The knock-on effects can be huge
OpenAI never existed like other generative AI startups – or other startups of the era, for that matter. Its management structure is unique and what led to the sudden ouster of CEO Sam Altman on Friday.
Although it transitioned from a nonprofit to a “capped-profit” company in 2019, OpenAI retains an unusual structure that outlines in uncertain terms what investors can do – and not – to be expected from the leadership of the startup.
For example, returns to OpenAI backers are limited to 100x a first-round investment. That means if an investor puts in $1, for example, they are limited to $100 in total return.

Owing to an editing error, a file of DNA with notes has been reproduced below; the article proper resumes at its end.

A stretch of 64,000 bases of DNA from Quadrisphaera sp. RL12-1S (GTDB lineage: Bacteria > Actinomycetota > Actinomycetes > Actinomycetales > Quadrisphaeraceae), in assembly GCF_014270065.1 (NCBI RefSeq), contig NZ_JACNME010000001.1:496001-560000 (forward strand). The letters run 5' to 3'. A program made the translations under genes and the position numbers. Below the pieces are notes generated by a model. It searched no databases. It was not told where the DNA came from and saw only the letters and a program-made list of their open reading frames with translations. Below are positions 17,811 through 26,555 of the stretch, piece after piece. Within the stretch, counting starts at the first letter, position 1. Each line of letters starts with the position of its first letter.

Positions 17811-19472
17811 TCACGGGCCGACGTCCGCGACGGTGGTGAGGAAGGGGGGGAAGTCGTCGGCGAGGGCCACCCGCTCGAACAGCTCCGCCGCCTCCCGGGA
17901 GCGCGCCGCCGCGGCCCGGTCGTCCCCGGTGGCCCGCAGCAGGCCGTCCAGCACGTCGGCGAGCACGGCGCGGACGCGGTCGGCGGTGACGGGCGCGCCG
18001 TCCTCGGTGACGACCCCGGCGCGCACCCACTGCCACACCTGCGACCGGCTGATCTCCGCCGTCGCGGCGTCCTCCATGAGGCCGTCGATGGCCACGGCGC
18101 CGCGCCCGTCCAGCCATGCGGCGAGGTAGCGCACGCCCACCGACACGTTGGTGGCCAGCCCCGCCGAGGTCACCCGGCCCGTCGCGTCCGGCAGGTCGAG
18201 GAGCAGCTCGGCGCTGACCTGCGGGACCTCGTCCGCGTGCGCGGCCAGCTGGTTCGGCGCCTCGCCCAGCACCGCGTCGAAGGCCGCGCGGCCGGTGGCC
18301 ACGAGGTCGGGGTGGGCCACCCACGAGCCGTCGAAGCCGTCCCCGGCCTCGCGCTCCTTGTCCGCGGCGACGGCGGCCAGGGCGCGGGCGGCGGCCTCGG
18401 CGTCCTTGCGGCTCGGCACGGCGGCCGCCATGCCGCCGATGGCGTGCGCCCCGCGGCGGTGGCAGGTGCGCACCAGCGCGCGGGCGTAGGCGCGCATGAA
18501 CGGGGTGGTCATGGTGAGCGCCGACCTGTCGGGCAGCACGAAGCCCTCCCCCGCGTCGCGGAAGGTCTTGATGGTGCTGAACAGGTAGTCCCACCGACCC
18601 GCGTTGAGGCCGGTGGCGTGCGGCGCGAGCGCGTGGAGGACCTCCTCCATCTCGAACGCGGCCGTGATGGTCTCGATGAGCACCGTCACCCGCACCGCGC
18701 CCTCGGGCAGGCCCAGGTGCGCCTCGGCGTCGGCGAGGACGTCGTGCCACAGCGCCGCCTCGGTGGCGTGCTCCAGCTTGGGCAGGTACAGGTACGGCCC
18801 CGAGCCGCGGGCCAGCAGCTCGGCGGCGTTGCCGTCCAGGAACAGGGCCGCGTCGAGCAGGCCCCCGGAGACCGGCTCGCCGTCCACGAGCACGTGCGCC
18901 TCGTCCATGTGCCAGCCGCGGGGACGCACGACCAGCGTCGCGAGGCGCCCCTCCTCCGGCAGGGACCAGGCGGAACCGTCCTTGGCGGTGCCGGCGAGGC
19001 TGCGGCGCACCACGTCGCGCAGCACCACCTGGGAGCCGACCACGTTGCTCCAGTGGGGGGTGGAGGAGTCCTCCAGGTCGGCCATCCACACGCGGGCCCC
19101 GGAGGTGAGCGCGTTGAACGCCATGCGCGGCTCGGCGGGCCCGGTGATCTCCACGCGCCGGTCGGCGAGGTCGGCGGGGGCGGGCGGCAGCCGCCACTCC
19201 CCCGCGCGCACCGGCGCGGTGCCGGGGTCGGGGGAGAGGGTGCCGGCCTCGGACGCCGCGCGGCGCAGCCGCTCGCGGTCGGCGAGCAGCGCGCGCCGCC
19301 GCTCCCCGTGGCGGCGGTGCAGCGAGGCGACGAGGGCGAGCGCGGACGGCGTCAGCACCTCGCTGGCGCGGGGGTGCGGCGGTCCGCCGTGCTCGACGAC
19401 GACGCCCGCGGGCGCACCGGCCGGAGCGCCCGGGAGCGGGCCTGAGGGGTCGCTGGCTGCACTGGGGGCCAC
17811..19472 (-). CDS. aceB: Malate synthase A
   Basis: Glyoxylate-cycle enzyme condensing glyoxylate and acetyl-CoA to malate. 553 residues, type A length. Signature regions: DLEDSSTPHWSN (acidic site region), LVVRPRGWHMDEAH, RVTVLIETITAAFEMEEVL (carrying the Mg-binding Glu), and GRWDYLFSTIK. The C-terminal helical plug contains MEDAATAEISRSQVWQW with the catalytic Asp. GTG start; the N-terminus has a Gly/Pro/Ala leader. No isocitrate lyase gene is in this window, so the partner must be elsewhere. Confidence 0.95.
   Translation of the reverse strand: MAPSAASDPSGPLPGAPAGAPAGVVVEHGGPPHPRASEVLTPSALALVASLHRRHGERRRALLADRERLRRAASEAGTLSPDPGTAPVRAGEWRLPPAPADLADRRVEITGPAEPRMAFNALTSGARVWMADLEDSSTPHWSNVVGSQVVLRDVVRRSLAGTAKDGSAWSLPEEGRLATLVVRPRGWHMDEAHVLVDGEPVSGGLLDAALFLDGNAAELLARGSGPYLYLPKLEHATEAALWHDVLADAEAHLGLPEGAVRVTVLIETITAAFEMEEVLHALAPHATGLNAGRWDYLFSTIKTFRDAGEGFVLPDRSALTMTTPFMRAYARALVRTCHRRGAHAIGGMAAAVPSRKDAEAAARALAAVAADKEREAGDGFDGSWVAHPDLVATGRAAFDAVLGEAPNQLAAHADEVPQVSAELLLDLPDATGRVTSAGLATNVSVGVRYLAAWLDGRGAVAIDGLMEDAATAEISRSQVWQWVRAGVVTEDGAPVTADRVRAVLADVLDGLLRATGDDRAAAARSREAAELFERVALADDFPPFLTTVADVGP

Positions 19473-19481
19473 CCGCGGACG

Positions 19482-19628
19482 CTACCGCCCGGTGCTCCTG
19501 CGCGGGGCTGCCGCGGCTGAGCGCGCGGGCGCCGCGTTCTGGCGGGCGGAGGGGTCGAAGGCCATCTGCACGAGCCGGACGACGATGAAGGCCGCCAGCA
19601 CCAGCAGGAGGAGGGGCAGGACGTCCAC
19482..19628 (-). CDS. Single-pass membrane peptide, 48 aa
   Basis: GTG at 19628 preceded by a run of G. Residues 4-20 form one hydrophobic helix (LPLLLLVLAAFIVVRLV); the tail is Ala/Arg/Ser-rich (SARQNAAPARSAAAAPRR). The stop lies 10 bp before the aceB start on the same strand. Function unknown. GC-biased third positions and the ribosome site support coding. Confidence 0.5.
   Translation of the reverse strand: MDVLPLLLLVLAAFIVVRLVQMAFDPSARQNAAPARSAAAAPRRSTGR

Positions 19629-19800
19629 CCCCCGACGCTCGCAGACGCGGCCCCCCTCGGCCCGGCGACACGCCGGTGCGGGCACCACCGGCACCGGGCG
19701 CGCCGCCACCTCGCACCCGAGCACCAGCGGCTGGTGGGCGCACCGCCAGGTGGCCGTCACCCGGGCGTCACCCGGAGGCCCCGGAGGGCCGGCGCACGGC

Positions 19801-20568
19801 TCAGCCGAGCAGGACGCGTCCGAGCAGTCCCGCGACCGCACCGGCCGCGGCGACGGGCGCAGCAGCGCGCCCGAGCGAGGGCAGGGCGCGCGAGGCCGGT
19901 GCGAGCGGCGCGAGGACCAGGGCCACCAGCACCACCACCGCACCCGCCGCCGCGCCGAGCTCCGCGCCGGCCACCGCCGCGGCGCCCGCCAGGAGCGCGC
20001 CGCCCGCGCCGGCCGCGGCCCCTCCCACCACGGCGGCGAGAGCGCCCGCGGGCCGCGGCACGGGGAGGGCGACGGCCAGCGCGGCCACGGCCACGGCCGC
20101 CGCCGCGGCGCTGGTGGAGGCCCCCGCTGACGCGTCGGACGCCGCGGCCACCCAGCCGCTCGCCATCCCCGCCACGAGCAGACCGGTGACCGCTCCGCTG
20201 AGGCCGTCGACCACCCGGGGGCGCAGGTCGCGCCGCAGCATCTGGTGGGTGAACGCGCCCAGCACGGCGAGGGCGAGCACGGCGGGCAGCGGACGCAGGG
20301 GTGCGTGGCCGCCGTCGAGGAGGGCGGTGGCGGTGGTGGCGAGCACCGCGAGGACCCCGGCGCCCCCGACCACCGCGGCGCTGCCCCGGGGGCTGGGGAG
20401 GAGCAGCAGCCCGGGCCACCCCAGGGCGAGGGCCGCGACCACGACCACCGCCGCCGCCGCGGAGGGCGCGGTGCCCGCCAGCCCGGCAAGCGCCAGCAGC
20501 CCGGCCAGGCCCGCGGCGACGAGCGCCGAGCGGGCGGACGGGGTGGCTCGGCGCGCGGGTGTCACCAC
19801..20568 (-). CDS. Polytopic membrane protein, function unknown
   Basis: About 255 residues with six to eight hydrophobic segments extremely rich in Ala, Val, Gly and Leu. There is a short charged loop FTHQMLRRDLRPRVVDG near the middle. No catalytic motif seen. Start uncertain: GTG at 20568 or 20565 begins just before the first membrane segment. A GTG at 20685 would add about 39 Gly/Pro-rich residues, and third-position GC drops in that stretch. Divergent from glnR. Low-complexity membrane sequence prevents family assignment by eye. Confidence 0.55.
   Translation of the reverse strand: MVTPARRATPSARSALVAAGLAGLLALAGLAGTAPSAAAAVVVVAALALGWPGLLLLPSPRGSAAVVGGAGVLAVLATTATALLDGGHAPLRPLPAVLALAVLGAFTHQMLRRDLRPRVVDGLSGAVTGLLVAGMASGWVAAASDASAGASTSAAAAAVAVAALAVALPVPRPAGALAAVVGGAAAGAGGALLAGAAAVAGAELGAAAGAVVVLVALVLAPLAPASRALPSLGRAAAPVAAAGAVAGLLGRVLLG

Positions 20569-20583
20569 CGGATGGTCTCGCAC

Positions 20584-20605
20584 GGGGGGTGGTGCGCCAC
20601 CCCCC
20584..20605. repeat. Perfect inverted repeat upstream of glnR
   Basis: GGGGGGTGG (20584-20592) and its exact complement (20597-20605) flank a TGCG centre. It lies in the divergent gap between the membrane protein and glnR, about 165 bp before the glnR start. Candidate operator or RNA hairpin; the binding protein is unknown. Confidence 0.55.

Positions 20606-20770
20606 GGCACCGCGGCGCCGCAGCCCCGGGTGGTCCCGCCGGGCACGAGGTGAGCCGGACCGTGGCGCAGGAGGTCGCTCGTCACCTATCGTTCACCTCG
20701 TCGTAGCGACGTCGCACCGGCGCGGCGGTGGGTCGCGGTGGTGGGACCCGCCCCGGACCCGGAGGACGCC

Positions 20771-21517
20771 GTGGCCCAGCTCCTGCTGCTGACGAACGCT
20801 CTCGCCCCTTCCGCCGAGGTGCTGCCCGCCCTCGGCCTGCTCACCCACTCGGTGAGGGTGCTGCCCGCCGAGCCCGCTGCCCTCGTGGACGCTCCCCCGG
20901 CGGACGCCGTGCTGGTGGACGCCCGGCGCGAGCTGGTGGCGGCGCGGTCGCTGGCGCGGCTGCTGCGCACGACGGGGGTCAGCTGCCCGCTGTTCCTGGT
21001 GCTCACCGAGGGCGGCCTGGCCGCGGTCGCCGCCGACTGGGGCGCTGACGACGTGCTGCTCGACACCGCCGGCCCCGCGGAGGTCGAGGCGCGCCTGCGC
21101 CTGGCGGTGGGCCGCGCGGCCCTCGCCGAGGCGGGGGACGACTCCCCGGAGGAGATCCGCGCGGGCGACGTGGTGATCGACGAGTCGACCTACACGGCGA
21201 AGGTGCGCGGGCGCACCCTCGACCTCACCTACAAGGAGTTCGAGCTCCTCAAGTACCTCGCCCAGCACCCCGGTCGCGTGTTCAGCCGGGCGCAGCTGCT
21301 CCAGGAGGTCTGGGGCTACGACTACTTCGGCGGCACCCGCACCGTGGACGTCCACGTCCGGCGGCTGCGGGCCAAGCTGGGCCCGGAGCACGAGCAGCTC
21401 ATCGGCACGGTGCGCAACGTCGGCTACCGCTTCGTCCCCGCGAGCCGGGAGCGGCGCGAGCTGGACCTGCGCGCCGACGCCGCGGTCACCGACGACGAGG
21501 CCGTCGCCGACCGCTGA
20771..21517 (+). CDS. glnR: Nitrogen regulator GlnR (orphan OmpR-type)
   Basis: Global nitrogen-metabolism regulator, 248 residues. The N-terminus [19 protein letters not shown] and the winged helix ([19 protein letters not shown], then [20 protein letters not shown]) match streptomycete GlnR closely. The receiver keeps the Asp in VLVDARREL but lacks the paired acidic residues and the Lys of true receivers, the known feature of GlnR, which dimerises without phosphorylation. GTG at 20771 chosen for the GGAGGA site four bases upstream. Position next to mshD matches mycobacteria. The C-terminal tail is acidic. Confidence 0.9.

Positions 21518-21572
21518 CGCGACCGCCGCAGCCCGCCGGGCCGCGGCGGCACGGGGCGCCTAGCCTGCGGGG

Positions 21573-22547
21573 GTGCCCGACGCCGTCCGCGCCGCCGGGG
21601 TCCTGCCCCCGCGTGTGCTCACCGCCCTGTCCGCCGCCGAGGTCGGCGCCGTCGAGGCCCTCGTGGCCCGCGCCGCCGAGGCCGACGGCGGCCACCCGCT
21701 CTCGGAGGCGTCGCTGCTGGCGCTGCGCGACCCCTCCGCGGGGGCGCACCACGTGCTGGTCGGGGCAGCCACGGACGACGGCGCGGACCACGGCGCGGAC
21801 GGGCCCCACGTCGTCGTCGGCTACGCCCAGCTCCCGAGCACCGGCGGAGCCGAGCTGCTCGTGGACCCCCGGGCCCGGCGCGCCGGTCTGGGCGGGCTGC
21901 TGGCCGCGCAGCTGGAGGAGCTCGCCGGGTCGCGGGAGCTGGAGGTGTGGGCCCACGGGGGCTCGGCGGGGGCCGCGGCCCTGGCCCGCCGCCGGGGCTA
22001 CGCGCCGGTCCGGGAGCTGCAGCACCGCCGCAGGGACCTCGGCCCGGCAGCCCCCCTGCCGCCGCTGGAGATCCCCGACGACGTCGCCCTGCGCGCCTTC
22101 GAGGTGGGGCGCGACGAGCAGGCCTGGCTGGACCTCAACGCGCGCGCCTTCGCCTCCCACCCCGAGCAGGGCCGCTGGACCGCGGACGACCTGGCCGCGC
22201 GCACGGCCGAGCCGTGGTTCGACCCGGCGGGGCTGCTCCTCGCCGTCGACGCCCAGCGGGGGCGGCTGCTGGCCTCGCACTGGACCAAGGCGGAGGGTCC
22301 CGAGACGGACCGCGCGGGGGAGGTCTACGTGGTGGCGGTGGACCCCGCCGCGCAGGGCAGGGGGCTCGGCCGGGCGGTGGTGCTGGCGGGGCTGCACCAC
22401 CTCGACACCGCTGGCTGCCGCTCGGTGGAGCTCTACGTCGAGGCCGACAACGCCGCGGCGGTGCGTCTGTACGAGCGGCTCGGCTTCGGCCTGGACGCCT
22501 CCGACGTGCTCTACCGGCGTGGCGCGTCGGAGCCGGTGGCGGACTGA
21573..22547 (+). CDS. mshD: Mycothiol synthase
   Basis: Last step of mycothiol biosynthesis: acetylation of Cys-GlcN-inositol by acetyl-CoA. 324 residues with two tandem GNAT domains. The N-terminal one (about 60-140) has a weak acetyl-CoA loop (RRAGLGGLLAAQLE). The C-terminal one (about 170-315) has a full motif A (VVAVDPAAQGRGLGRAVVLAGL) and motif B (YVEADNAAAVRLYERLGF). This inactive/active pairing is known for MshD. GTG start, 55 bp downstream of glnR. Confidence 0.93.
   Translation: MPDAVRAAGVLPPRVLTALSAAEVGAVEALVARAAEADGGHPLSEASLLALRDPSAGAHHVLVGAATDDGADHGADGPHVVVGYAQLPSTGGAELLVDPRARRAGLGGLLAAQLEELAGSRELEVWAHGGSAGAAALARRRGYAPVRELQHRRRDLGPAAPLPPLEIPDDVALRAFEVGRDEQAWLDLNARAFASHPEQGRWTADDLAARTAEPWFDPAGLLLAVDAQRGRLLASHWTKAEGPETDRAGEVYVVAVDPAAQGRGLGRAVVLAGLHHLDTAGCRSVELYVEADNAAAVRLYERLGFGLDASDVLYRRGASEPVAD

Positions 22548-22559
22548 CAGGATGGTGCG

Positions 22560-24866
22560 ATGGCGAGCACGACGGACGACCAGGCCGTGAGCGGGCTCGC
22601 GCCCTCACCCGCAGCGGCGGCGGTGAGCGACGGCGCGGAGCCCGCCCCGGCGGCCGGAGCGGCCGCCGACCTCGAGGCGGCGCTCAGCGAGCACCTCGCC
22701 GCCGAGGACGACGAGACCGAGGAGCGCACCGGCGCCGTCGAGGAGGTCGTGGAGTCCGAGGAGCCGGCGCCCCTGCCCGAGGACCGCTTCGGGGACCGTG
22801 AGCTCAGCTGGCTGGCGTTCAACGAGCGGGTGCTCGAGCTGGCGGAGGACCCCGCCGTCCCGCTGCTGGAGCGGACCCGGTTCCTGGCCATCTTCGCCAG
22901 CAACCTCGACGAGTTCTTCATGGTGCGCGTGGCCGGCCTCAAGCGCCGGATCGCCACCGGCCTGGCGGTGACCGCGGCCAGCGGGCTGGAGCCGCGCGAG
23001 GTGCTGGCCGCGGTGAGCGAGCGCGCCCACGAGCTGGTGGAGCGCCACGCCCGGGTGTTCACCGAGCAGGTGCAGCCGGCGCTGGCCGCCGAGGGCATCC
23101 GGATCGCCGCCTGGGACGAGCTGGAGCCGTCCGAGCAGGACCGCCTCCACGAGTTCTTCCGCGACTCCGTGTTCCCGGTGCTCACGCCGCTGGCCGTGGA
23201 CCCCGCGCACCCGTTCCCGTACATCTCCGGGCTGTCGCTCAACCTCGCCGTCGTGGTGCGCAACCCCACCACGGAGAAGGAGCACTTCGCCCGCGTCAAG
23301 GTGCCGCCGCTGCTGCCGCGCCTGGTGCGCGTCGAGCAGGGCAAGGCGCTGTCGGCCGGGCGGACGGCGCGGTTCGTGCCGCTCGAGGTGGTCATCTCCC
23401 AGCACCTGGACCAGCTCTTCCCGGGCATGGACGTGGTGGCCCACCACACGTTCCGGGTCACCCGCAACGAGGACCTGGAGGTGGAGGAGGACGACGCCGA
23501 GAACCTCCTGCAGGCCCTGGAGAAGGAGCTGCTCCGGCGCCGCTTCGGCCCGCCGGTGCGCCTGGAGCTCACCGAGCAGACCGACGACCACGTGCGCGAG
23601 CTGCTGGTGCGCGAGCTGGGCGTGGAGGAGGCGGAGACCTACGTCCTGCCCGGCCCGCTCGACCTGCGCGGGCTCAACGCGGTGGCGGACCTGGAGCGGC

OpenAI’s investors also agree – in theory, at least – to follow the nonprofit mission that guides OpenAI’s commercial efforts. That mission is to achieve artificial general intelligence (AGI), or AI that “can outperform humans in the most valuable jobs in the economy” — but not necessarily make a profit while or after achieving it. Determining exactly when OpenAI achieves AGI is at the board’s sole discretion, and this AGI – whatever form it takes – is exempt from commercial licensing agreements that OpenAI is set up by customers today.
OpenAI’s dual, mission-driven structure is aspirational, to say the least, inspired by effective altruism and is intended to clearly delineate the company’s profit-making efforts from its more ambitious, humanitarian goals. But investors don’t trust the board to use its power the way it does. Not even many employees, it seems.